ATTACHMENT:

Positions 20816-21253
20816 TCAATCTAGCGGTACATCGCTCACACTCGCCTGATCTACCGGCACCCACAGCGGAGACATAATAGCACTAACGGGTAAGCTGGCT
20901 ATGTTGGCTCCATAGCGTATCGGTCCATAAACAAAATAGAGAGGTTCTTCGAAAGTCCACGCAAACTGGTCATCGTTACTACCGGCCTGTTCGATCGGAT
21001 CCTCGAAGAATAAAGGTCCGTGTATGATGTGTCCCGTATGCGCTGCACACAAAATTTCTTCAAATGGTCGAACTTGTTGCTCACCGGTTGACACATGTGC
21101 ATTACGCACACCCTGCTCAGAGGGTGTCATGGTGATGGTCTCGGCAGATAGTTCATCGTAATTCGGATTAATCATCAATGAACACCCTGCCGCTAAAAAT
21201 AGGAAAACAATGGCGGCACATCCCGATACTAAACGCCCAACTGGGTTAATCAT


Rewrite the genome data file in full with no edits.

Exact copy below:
Positions 20816-21253
20816 TCAATCTAGCGGTACATCGCTCACACTCGCCTGATCTACCGGCACCCACAGCGGAGACATAATAGCACTAACGGGTAAGCTGGCT
20901 ATGTTGGCTCCATAGCGTATCGGTCCATAAACAAAATAGAGAGGTTCTTCGAAAGTCCACGCAAACTGGTCATCGTTACTACCGGCCTGTTCGATCGGAT
21001 CCTCGAAGAATAAAGGTCCGTGTATGATGTGTCCCGTATGCGCTGCACACAAAATTTCTTCAAATGGTCGAACTTGTTGCTCACCGGTTGACACATGTGC
21101 ATTACGCACACCCTGCTCAGAGGGTGTCATGGTGATGGTCTCGGCAGATAGTTCATCGTAATTCGGATTAATCATCAATGAACACCCTGCCGCTAAAAAT
21201 AGGAAAACAATGGCGGCACATCCCGATACTAAACGCCCAACTGGGTTAATCAT